• Have more than 400 qualified prescribed fire staff and volunteers that follow virtually all the same wildland fire qualification standards used by U.S. federal agencies.
  • Burn about 120,000 acres and help partners burn more than 220,000 acres every year in the U.S.

 
Global Case Studies

Our work in Zambia, Belize, and Northern Australia

Firefighters conduct controlled burn in Zambia.
Managing Fire in Zambia In Zambia, burning early in the year helps prevent damaging late-season wildfires. Fire management skills help protect people and iconic wildlife from unplanned fires. © Mike Pflanz

Kafue National Park, Zambia

In Africa, at Zambia's Kafue National Park, specialists from TNC in Arkansas have trained park staff and others in the careful application of prescribed fire. Here, where TNC has worked with fire and locals since 2011, burning early in the year helps prevent damaging late-season wildfires. Fire management skills help many people—including wildlife officers, rangers, safari tour operators and local villages—protect themselves and iconic wildlife from unplanned fires.

Aerial view of firefighters setting controlled burn.
Fire training Aerial view of fire practitioners during a wildfire suppression training in Deep River Forest Reserve, Belize. © Tony Rath Photography

Deep River Forest Reserve, Belize

The Nature Conservancy in Belize has been working with government partners, NGOs and Mayan communities for decades to protect that country’s fire-adapted pine savannas. As an outgrowth of that work, staff from the U.S. and Belize have organized several trainings. The most recent event took place at a 60,000-acre tract in the Toledo district and afforded Conservancy fire staff from the U.S. rare opportunities to practice fire suppression techniques and protocols that they are required to master before advancing to higher positions. Watch a related video.

A person sits in grasses among small fires he has set.
Fire Down Under In Australia's Northern Territory, TNC is working with Australian agencies and organizations in assisting indigenous peoples preserve and manage their native homelands. © Ted Wood

Northern Australia

In Australia, TNC is helping establish a resilient and inclusive conservation economy that supports long-term sustainable land management and the wellbeing of people who depend on their land. Aboriginal Australians combine ancient fire knowledge and practices with support from contemporary fire science and climate change mathematics to help deliver fire programs across vast areas of Australia. Early season fire management in the northern savannas reduces Australia's carbon emissions by 1.4 million metric tons of C02e per year.

Fire in North America

Across North America, we are facing mounting societal costs from wildfires, including property destruction, deaths, increasing firefighting costs and health impacts from smoke. Uncharacteristically severe wildfires are also harming nature’s ability to support people, such as by damaging forests that filter our drinking water and sequester carbon. These impacts were especially evident in the western U.S. in 2020 and 2021.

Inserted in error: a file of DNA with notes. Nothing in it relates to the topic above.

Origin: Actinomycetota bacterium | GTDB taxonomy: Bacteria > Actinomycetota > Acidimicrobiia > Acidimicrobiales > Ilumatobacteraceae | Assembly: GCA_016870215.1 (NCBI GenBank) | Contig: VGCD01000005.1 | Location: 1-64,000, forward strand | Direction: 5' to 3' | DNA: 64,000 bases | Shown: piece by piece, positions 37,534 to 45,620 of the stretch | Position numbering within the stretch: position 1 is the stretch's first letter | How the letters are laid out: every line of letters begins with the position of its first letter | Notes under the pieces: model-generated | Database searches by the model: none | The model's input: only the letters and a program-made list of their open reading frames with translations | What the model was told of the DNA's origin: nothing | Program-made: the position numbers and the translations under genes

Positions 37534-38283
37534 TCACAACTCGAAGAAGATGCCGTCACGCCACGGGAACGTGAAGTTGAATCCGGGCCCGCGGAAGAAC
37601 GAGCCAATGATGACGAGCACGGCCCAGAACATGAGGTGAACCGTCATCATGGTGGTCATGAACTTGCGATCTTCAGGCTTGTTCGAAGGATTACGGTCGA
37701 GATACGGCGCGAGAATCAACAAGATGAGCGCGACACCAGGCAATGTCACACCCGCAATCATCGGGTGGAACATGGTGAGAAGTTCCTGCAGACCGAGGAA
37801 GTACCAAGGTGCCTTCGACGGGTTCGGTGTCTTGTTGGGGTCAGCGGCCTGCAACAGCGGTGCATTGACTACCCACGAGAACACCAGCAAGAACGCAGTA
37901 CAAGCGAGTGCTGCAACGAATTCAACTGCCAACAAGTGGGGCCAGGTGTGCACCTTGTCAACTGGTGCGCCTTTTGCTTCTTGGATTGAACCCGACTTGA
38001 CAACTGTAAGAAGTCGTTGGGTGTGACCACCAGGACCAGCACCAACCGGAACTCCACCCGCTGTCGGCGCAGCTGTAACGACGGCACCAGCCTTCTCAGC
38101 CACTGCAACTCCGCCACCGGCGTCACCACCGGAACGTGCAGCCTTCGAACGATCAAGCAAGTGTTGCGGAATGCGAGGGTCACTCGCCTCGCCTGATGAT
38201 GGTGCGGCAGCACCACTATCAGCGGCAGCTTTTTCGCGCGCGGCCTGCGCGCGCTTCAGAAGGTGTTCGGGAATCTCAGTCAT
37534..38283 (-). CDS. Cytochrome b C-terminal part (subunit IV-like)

Higher temperatures, increased drought and lower humidity associated with climate change is making problems worse. In fact, experts warn that the very future of western U.S. forests is in jeopardy. By mid-century, the West could experience two to six times more damaging wildfires than we are experiencing today.

A group photo of 14 female fire-workers at an all-female controlled burn in Florida.
A Burning Desire We need more, and more diverse, people who are skilled in fire management principles and techniques. Women in Fire Training Exchanges and all-women controlled burns, like this one in Florida aimed at maintaining longleaf pine habitat, leverages skills and resources. © Eric Aldrich/TNC

Yet the lack of fire caused by fire suppression practices can be just as damaging to biodiversity. Fire plays an important role in the health of our habitats and, without it, many plant and animal species that depend on periodic fire would disappear. Prescribed burns have been shown to increase biodiversity and maintain the health and sustainability of many natural habitats.

We're working to change the status quo by supporting local community leaders, sponsoring innovative fire training opportunities, and assisting federal and state agencies in transitioning to more proactive vs reactive fire management approaches.

 

We Support Community Leaders

Enduring change is only possible if communities envision and ‘own’ their wildfire work. Successful, sustainable solutions for improving our relationship with fire require a range of different perspectives at all geographic scales. Often, the best strategies are developed and implemented locally. We believe in supporting communities—for example, with peer support, trainings or funding for workshops—to empower themselves to address their fire-related challenges.

Examples: The Fire Adapted Communities Learning Networkand the Fire Learning Network.

We Invest in Collaborative Efforts to Make Fire Management More Inclusive

Policies of exclusion have led to the destructive wildfires we see today. Two examples are removing traditional burning practices and failing to consider local needs in land and fire management decisions. Through the Fire Learning Network and the Indigenous Peoples Burning Network, we support community-based, collaborative efforts to increase ecosystem resilience and support fire-dependent cultures.

Fire Doesn't Discriminate (3:30) There is a real need to increase training opportunities for women who work in fire. WTREX provides a safe, comfortable space for women to learn together, build a support network, and grow valuable, hands-on skills to better improve fire management around the world.